The Confirmation Team recently held an Advent competition for the candidates to create something that reflected Advent and their Confirmation journey to date.

We have three winning entries, each reflecting on a different part of their journey.

We pray that they will soon be able to receive the Holy Spirit in the sacrament of Confirmation.

The four themes of Advent: Love, Hope, Peace and Joy

He will be great

Waiting without Wasting

What does this picture suggest to you?

For me, it represents the passing of time and it symbolises our waiting. Waiting for someone, waiting for something exciting to happen.

Advent is a time of waiting. Waiting for Jesus’s birth, waiting for our Saviour. During this time, we also prepare for Jesus’s coming; we don’t prepare just physically, but we especially prepare room for Jesus in our hearts.

In the past nine months or so, we have all practiced our waiting skills and often felt that our patience was also put to the test. For weeks we have waited for the daily update from the Government, giving us guidance and at times imposing strict rules to help fighting the current pandemic. We have waited to hear good news about the effectiveness of a vaccine to help us defeat the new disease.

As candidates willing to receive the Sacrament of Confirmation, we have been waiting to hear when we will be able to make this important step in our life as Catholics. It was disappointing to see the original date cancelled when we were so close to the end of our preparation programme! In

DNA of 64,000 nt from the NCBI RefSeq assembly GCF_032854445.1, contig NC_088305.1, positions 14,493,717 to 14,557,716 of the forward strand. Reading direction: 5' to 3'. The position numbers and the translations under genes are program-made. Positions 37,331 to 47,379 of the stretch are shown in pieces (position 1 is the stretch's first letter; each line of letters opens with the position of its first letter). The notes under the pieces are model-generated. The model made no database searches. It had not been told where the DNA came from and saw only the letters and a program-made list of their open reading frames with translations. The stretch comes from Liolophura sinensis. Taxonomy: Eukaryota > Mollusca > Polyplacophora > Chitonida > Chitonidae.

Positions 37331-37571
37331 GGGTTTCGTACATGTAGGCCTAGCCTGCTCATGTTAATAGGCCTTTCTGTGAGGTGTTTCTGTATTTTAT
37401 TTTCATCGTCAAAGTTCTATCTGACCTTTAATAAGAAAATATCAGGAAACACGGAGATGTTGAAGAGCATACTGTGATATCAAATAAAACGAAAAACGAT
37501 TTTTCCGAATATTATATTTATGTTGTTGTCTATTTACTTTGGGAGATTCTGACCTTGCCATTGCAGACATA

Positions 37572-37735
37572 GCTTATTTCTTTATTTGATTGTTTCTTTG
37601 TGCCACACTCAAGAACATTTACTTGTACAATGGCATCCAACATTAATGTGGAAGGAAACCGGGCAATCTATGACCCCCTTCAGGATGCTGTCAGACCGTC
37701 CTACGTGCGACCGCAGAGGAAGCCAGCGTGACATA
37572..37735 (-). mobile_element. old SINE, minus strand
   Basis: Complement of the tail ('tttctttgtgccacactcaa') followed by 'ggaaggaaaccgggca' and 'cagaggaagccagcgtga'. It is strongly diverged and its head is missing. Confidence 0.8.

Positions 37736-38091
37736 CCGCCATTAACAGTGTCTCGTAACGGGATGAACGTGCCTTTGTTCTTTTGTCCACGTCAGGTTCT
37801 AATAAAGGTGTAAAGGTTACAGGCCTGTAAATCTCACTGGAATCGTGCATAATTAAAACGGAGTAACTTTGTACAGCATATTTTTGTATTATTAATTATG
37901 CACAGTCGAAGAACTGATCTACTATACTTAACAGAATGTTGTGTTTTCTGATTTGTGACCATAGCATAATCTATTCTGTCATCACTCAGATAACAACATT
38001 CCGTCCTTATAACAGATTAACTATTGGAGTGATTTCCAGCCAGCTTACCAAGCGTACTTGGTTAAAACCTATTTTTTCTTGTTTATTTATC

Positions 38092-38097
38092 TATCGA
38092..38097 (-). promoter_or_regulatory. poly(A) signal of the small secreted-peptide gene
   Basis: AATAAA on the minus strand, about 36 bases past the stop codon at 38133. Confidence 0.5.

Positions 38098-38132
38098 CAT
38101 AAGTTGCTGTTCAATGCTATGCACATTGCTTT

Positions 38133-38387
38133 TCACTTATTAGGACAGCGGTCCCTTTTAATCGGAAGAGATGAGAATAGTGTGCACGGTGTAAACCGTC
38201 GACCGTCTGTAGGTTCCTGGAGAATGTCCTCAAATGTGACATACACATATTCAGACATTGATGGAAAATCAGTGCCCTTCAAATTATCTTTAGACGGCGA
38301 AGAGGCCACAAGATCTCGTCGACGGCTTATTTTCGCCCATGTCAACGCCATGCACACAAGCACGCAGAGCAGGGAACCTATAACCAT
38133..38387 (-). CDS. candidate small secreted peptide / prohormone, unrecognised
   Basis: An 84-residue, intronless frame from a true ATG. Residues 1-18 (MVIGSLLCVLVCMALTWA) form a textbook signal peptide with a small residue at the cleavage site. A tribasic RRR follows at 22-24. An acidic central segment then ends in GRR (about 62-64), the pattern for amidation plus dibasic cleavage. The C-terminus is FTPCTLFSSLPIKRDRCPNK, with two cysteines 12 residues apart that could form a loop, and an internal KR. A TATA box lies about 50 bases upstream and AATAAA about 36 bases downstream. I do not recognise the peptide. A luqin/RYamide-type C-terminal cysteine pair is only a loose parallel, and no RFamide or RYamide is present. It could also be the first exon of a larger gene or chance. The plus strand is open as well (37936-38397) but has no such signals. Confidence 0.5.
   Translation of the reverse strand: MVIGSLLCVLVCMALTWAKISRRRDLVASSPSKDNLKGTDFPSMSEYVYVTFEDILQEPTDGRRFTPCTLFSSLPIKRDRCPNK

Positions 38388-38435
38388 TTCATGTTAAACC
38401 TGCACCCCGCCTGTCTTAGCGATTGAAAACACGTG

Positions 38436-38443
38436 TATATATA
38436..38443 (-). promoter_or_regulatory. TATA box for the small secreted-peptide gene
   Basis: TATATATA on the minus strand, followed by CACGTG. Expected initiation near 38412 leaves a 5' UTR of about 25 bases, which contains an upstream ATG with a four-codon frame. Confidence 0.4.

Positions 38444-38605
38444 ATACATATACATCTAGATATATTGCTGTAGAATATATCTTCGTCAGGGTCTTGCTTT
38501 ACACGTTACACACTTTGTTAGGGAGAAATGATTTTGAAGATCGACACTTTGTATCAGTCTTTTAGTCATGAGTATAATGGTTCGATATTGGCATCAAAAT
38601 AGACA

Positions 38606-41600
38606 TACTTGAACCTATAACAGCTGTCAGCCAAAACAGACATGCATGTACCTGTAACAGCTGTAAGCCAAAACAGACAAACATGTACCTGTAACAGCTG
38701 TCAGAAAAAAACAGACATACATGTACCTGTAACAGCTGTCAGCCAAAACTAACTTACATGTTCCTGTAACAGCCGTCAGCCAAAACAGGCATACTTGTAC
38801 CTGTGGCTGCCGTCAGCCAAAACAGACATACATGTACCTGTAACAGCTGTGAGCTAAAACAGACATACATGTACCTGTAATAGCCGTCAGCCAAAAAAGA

November our hopes were fuelled by our enthusiasm once we received a new planned date, but we experienced another disappointment when this plan could not go ahead due to a new lockdown.

What helped us to cope with it all? What gave us a reason not to be passive in our waiting? For me it was prayer. Not being able to physically attend Mass for such a long time made me aware of how I have always taken for granted going to Church every Sunday. It also made me realise that we are too used to plan things way in advance, often without even questioning the likeliness of events to happen.

Prayer has helped me to accept that things can’t always be planned, reminding me of the importance of being ready, being ready for when the right moment comes, being ready to receive the Sacrament of Confirmation when it will be possible to do so. In a way, the uncertainty of the situation has made me feel closer to the disciples when they were about to receive the Holy Spirit: in fact, they were waiting, not knowing when the Holy Spirit promised by Jesus would come to help them, nor how this event would happen. They simply prepared and wanted to be ready. When the Spirit came, they were praying, making the most of their waiting time.

I have tried to take more opportunities for me to pray during the day, including whilst washing my hands. We have been encouraged to wash our hands thoroughly and frequently in order to decrease the chances of catching the virus. With my family, we decided that we could say two Hail Mary or a Hail Mary and an Our Father to have a rough guide on how long to wash our hands for (for us it was more productive than singing happy birthday to no one!). I have also carried on to keep alive my good feelings about being an altar server, by ringing our own bell during online Mass and remembering when I would be doing which task.

This Advent we have started a daily prayer journey reading passages of the Gospel and pondering on them. I want to carry on getting ready to welcome Jesus and to receive the Sacrament of Confirmation, bearing in mind that the certainty of Jesus’s coming is stronger than any uncertainty around us.

You can use this link to find the daily readings and Pope Francis’s words.